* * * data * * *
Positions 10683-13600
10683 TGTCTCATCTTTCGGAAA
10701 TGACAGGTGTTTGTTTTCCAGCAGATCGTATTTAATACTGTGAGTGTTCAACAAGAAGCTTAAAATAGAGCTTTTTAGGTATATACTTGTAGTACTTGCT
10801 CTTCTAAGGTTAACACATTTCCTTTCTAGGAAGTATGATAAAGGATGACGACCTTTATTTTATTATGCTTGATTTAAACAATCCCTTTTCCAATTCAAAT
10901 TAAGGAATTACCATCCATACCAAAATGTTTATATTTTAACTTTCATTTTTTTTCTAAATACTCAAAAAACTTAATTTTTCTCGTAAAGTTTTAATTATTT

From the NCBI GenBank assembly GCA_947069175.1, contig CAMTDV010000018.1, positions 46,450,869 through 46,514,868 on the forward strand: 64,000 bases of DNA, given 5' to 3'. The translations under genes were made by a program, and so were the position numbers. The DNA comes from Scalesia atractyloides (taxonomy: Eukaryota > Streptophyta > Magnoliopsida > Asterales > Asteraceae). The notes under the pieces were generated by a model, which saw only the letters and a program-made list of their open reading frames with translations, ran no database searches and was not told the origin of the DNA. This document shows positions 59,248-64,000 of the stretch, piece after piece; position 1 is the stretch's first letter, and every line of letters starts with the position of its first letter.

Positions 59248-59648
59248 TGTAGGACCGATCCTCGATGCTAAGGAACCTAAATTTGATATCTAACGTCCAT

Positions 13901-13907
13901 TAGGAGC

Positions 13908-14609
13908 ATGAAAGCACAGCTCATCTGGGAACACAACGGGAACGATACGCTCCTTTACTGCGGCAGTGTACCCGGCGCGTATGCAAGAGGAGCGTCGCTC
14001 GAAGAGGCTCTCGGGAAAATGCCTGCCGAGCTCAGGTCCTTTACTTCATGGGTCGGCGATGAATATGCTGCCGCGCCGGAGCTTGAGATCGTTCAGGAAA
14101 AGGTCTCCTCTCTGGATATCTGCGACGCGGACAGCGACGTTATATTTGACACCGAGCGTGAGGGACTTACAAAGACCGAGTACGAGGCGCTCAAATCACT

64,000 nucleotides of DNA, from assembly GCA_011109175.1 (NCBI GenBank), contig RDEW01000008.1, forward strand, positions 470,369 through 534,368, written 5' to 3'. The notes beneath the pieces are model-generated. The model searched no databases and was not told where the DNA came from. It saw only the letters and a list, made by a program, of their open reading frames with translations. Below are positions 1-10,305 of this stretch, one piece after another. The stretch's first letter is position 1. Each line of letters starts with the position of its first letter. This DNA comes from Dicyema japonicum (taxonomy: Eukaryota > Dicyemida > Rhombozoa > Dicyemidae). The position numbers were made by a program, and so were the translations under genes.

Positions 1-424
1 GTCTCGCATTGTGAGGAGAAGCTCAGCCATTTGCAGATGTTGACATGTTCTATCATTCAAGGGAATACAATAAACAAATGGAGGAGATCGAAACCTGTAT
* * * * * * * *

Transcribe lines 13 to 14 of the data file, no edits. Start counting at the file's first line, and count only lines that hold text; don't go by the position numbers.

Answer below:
14001 GAAGAGGCTCTCGGGAAAATGCCTGCCGAGCTCAGGTCCTTTACTTCATGGGTCGGCGATGAATATGCTGCCGCGCCGGAGCTTGAGATCGTTCAGGAAA
14101 AGGTCTCCTCTCTGGATATCTGCGACGCGGACAGCGACGTTATATTTGACACCGAGCGTGAGGGACTTACAAAGACCGAGTACGAGGCGCTCAAATCACT